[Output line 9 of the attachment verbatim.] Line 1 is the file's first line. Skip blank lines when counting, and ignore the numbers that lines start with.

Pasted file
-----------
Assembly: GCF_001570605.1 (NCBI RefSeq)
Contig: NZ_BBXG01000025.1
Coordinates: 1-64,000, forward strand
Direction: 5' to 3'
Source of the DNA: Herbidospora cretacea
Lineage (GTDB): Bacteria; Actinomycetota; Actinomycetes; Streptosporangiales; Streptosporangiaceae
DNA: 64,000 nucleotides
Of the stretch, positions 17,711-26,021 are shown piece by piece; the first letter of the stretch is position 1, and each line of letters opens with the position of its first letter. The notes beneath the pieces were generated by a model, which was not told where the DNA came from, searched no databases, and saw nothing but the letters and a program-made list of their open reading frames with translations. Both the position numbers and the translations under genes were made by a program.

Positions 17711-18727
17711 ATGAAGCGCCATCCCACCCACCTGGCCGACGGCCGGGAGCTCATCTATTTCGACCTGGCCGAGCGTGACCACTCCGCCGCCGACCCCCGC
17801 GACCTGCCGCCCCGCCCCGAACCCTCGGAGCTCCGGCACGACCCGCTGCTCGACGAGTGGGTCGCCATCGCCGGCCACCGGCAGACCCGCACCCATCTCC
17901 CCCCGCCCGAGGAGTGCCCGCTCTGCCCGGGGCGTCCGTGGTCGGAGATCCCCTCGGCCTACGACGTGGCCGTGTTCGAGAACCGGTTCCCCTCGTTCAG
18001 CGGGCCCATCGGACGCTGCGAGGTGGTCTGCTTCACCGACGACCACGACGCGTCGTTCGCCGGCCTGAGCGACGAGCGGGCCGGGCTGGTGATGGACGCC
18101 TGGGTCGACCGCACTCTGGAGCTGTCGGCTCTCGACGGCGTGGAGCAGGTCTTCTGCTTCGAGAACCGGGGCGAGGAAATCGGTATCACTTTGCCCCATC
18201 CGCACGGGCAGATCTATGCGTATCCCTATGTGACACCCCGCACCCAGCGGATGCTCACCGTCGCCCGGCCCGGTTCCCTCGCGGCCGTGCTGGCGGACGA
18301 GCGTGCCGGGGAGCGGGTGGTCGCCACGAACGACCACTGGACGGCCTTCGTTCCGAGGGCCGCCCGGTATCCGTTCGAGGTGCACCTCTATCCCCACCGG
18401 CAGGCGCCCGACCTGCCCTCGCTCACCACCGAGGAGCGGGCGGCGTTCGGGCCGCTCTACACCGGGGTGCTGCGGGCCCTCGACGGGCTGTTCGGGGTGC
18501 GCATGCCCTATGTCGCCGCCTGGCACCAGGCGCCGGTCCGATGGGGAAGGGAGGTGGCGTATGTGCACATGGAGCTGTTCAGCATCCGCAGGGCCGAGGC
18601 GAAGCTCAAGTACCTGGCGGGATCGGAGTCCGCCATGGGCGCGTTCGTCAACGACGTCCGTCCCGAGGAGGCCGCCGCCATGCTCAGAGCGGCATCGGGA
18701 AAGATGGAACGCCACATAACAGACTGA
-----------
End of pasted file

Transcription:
Positions 17711-18727